The wrestler steps onto the mat. Hours of preparation leads up to this moment. Everything that could have been done has been done. The only thing left to do is take on the challenger. The challenger has also prepared for this moment. Here, there is no script. The wrestler has an idea of his opponent’s capabilities, but who really knows what is going to happen when the match begins. All he can do is hope that he can meet the demands of the task at hand. It won’t be perfect. It could be messy. Hopefully, the preparation was sufficient.
We want life to be the dance. We want it to go smooth and unfold exactly as we imagined it. But this is not the case. And if you think about it, this will make for a boring life.
Instead, life is more like wrestling. You train, you prepare, and you hope your efforts were enough to meet the demands thrown at you. You know things rarely go according to the script. In fact, you count on them going off the rails at any moment. A dancer slipping on a wet spot would consider it unlucky. The wrestler expects the wet spot to be there. He expects the obstacle.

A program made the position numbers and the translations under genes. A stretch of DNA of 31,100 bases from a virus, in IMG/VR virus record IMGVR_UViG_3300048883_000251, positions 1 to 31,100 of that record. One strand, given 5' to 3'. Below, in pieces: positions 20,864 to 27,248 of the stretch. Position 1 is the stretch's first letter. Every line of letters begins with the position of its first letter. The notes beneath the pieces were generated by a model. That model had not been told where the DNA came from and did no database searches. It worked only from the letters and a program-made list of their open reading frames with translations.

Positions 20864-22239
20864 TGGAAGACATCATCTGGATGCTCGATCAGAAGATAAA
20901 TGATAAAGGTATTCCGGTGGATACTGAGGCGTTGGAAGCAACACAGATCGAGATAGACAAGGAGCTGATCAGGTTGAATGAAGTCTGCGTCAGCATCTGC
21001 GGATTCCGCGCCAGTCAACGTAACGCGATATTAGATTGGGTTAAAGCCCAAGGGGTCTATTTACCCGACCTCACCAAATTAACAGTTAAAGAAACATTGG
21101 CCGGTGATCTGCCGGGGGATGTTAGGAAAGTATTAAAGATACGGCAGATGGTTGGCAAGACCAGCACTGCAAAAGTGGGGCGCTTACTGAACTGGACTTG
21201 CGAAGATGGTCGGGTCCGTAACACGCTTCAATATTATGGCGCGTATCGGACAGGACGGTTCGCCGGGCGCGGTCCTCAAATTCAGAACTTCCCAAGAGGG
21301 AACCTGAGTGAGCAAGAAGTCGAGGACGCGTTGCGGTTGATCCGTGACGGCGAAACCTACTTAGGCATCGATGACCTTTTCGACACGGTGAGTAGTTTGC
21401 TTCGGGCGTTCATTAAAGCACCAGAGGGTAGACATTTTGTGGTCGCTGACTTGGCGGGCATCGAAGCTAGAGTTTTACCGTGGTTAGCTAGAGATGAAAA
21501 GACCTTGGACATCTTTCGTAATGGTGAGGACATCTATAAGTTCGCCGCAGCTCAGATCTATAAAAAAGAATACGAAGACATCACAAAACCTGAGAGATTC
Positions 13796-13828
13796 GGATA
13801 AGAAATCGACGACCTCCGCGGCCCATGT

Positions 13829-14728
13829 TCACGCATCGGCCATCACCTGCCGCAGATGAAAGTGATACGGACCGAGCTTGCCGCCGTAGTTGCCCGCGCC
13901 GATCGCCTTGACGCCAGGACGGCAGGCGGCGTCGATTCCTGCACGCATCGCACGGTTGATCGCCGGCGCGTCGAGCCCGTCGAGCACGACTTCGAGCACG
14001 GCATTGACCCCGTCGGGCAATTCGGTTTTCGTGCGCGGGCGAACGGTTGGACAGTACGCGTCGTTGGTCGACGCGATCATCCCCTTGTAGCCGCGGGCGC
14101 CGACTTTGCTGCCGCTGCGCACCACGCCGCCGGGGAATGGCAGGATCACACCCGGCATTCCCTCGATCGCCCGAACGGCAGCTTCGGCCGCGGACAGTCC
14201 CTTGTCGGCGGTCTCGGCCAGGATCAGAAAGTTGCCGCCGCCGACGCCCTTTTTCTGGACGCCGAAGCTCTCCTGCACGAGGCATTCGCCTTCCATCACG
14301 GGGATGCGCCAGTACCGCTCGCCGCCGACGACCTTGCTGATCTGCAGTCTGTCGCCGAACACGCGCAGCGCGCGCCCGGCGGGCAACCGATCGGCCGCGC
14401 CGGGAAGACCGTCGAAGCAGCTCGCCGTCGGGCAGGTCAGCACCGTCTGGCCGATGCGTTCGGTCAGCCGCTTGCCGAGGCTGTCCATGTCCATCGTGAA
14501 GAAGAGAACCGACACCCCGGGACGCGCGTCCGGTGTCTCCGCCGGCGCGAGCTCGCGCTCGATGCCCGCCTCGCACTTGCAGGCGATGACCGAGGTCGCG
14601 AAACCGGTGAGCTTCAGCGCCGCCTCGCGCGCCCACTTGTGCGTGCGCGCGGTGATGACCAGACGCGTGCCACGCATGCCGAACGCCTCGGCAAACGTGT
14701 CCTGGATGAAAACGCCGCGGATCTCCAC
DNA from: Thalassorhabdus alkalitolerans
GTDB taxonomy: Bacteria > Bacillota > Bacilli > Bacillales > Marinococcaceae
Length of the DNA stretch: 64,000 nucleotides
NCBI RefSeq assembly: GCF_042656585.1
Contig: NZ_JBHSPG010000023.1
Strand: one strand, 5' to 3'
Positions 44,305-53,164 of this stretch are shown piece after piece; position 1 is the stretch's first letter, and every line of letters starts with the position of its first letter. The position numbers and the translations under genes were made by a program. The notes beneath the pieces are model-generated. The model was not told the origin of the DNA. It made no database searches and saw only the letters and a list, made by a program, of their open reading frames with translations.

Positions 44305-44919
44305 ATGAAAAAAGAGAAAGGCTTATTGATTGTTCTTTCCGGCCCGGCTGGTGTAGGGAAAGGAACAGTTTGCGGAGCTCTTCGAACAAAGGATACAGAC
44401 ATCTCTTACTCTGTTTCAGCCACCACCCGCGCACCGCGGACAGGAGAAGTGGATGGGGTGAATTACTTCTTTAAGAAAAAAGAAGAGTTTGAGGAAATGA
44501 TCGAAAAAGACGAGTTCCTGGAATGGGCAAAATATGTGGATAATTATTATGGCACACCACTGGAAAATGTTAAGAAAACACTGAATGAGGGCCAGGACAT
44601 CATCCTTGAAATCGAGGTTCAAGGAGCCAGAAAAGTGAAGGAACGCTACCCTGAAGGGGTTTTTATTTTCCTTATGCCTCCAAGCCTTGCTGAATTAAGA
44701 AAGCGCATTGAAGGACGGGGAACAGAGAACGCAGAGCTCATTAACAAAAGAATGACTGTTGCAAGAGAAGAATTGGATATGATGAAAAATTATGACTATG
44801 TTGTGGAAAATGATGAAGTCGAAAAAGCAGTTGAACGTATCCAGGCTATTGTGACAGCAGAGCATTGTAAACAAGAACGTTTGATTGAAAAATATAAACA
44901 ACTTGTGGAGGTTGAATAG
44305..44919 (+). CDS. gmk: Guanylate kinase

The only way to really win in this life is to overcome the obstacles. Train, prepare, and put yourself in the best position possible. The obstacles are coming. This is life. How effectively and quickly you overcome them will determine your success.
The art of living. The true artists in life are like the wrestlers.
Rarely will you ever see their preparations. What looks like grace and style on the stage was developed in the darkness when nobody was looking. They don’t know what obstacles will be thrown at them, but it does not matter. They will meet them head on and do what it takes to get to the next challenge.